This scanning electron micrograph shows SARS-CoV-2 (round gold objects) emerging from the surface of cells cultured in the lab. SARS-CoV-2, also known as 2019-nCoV, is the virus that causes COVID-19. Image: NIAID-RML

Is it Coming? Is it Going to Be Bad? What Can We Do to Protect Ourselves?

Feb 28, 2020. (Updates to be appended as we go). The new coronavirus is moving fast. When we sat down to write this mid-Feb it hadn’t yet been named. China was having a hard time with it, but that was on the other side of the world. Today, we have name for the virus, COVID-19, and it’s starting to seem more and more worrying at home. Still an epicenter in China; but now clusters elsewhere in Asia and the Middle East, cases in Italy and Britain. Symptoms like fever, sore throat, and shortness of breath. In rare cases, it can be life-threatening.

What’s the Situation / Why are We Writing This?

This article is not meant to traffic in alarmism. No one knows what the future holds, but as things stand right now, I don’t feel especially threatened here in Metro West, MA.  I’m not wearing a mask.  I’m not staying home from work.  I’m not taking my child out of daycare.  I’m not losing sleep.

At least not yet. COVID-19 does appear to pose a greater threat than our other recent pandemic threats. It’s likely to hit harder than swine flu, bird flu, and SARS. That’s not because coronavirus is especially deadly, or especially easy to transmit, but mostly because we can begin transmitting it before we’re aware we have it. So isolation and quarantine may not turn out to be effective.

This article is also not meant to traffic in magical solutions or false certainties.  COVID-19 is too new for us to know how it’s going play out in the real world.  There hasn’t been enough time to do solid research on transmission, prevention, or treatment.  We may believe (as I do) that natural medicine has answers. It’s had answers in the past. But we don’t know for sure.

So we’ll talk about general practices to avoid transmission of respiratory viral infections, protocols to enhance general immune competence… and then highlight some herbs that show promise tackling the virus itself.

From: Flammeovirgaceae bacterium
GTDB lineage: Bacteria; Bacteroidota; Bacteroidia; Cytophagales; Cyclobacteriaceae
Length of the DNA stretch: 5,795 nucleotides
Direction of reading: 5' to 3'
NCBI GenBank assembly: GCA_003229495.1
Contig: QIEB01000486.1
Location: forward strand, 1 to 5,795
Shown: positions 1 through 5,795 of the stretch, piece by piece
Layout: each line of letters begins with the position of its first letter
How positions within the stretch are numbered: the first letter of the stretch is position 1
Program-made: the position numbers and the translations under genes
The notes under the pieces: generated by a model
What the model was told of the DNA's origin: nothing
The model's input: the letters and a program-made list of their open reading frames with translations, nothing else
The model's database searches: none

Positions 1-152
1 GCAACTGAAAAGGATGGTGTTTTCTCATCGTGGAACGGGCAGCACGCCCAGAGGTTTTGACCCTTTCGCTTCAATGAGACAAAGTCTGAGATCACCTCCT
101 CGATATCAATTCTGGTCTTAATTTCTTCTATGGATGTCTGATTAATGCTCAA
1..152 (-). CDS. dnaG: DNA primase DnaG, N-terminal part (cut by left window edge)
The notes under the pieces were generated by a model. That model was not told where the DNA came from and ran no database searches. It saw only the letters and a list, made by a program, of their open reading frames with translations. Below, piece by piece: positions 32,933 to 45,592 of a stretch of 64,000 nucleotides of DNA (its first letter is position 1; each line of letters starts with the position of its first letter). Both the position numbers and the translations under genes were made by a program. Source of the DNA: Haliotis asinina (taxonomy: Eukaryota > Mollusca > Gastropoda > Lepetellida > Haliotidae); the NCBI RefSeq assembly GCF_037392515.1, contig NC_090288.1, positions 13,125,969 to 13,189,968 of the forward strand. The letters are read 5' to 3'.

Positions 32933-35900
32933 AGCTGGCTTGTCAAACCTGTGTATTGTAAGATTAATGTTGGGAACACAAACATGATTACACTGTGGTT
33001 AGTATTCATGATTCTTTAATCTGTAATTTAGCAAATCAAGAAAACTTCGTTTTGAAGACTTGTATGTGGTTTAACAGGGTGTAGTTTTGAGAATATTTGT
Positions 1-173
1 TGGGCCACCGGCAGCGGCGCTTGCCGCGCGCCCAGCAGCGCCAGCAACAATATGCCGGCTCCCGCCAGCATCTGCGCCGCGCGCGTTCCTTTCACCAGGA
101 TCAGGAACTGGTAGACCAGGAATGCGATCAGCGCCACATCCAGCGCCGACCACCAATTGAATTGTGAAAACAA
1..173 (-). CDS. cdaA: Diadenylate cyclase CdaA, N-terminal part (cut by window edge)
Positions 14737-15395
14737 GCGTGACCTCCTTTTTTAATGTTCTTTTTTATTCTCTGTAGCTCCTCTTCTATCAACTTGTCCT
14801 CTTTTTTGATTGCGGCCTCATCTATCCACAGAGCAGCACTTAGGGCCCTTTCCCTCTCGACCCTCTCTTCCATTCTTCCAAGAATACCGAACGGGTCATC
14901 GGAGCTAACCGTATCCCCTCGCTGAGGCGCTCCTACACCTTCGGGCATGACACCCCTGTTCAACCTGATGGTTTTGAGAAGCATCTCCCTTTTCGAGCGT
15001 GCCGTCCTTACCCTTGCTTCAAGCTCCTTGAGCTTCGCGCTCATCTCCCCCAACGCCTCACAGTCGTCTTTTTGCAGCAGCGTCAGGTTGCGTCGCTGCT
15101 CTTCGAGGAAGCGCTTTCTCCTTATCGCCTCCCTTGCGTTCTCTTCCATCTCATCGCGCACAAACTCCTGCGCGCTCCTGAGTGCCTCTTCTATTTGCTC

The advice here is largely the same thing you’ll hear about the common cold, the same as the flu.  Cough into your elbow.  Wash your hands (soap for 20 seconds) after potential exposure, and before eating or preparing food.  Avoid the subway during rush hour.  Think through points of contact: for example, did you sneeze, then wash your hands?   Okay, washing your hands is great!  But – did you touch the doorknob and the light switch on your way into the bathroom?  Oops…  time to sanitize.  We’ll talk about that in a moment. 

Take yourself out of circulation if you’re feeling under the weather. (Employers, please give sick days graciously).  Everyone wants to feel they’re pulling their own weight, but if that means coming in and getting everyone else sick, it may be time to rethink that strategy.  A neti pot twice daily is a useful practice.   


Let me say first, we sanitize too much in our society.  A baseline level of natural microbes is actually good for us.  It keeps our immune systems humming and on an even keel.   

But when someone is visibly sick and probably contagious, that’s a different story.  And in the middle of flu season, or COVID-19. Start by wiping down surfaces where they’ve been with something that can kill viruses.  Countertops, shared phones, keyboards, bedside tables, etc.  Bleach does the trick, of course.  So do some essential oils like thyme and oregano.  I like a brand-name product called PureGreen 24.  It’s natural, and EPA-approved in all 50 states to tackle norovirus, coronavirus, rhinovirus, influenza, and a handful of bacteria.  It’s also safe enough to drink.  (And yes, we sell it).  (And yes, I once drank it). (And yes, it tastes awful). 

If someone in your family is ill, it also helps to run their bedding, clothing, and stuffed animals through the hot cycle of your washing machine.